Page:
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Technology holds key to commercialization and inheriting of craft

By Song Mengxing | China Daily | Updated: 2017-06-28 07:58

The stories and folk customs of Chengdu are deeply rooted in the city's intangible cultural heritages, which are core parts of its temperament.

Intangible cultural heritage inheritors in Chengdu are now innovating to vitalize the historical legacy and boost the city's cultural development.

At the sixth International Festival of the Intangible Cultural Heritage's branch venue in the Chengdu Hi-Tech Industrial Development Zone, two Sichuan embroidery works drew attention from both Chinese and foreign tourists.

Zhong Ming, a related representative, said the pieces, different from other Sichuan embroidery, combine Sichuan brocade and embroidery using artificial intelligence technology.

 Technology holds key to commercialization and inheriting of craft

Performers from around the world present a traditional folk show at a local community of Chengdu.

The panda figures on the pieces have bright eyes and their fur can be clearly seen. Zhong said that traditional Sichuan brocade is made according to pictures drawn by painters while the displayed works' brocade was made by machines based on digital pictures. The works' embroidered parts were still done by hand.

Zhong said it is necessary to inherit traditions while also innovating techniques.

It will soon be possible for customers to submit pictures taken with their phones, and then browse different designs based on those pictures. Finally, the customer will receive a piece of embroidery featuring their photo and design choice, Zhong said, adding that in this way, Sichuan brocade and embroidery can spread worldwide.

There are 134 intangible heritage items in Chengdu that have been included in governmental lists of representative items for protection.

The city has organized events for intangible heritage publicity, inheritance education and practice in communities.

Chengdu houses 71 intangible heritage items involving traditional fine arts, craftsmanship and medicine, with the total annual output value exceeding 20 billion yuan ($2.93 billion). Ten of them, including Sichuan embroidery, have annual output value surpassing 100 million yuan individually, creating more than 60,000 jobs.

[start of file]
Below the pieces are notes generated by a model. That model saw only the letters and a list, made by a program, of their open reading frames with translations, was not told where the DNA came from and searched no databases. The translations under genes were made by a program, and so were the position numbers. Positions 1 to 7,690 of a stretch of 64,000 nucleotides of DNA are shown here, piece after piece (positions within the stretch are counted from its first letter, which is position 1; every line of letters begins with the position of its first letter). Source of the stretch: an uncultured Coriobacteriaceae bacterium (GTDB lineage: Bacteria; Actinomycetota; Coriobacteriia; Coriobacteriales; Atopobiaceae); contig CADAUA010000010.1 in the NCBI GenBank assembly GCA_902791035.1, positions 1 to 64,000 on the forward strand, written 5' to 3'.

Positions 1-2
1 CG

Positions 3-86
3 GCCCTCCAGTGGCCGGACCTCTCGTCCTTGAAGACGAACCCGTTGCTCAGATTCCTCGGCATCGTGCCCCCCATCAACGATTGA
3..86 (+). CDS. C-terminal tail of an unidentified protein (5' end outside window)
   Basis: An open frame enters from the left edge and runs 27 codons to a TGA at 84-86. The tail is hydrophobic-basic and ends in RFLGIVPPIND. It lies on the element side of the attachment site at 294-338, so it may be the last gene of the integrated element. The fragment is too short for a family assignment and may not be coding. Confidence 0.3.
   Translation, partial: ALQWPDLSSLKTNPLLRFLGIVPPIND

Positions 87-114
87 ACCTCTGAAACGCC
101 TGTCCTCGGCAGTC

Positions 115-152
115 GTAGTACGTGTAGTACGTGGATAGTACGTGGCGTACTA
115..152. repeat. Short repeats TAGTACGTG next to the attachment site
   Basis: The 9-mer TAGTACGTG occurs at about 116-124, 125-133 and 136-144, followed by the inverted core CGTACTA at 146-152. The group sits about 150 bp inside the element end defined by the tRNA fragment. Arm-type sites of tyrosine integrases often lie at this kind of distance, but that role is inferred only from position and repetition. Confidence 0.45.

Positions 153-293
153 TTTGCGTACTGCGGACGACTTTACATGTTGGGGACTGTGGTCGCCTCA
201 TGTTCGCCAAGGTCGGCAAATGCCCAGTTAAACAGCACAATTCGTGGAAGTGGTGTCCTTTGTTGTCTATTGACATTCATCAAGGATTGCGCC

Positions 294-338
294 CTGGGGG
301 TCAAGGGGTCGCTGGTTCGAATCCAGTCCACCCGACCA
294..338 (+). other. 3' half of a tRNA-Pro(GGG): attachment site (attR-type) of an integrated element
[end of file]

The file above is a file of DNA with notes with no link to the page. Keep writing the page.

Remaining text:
Bamboo weaving is connected to dustpans and basket carriers in many people's eyes, but if they visit a bamboo art shop in Daoming town in Chongzhou, Chengdu, they would find bamboo can not only be woven into farm tools, but also fashionable articles for daily use and artwork. The shop was founded by Ding Chunmei and her father Ding Zhiyun, a noted bamboo weaving inheritor in Daoming town.

Ding Chunmei, who was born in the 1980s, said that Daoming bamboo weaving had once declined due to a rapid influx of new materials and products.

"We realized that, if we want to pass on and promote the bamboo-related technique, we need to innovate and integrate modern life into it," she said.

"Innovation cannot be separated from the market and the market's need decides the orientation of product innovation," she said, adding that before establishing the bamboo shop, she surveyed the market to know what kind of bamboo weaving products customers need and offered them customized products.

Ding Chunmei said customers' diverse demands may make them seem picky, but help her to widen her field of vision. At last, she worked out an innovative way for Daoming to continue weaving bamboo.

Technology holds key to commercialization and inheriting of craft

Learning from professional designers allows intangible cultural heritage inheritors to broaden their horizons.

Ding Chunmei's shop cooperated with the home product department at the China Central Academy of Fine Arts, providing students with a research and internship center focusing on traditional bamboo weaving.

Teachers and students would propose thoughts from the art perspective, offering inspiration and vision for product innovation at Ding Chunmei's shop.

Ding Chunmei has engaged in advanced studies in the fine arts academy in Beijing every year and professors have allowed her to audit classes, lectures and forums. During her studies, she would communicate with people from the artistic and cultural circles of Beijing.

"Studying in the academy, I received vast information and engaged in diverse brainstorms everyday, which broadened my horizons and enabled me to think about development of Daoming's bamboo weaving at a higher level," she said.

Daoming town is home to one bamboo weaving association, two professional cooperatives and more than 300 craftsmen.

It has also inspired other regions in Chengdu to have bamboo weaving industrial areas and the Chongzhou area offers more than 5,000 related jobs.

(China Daily 06/28/2017 page24)

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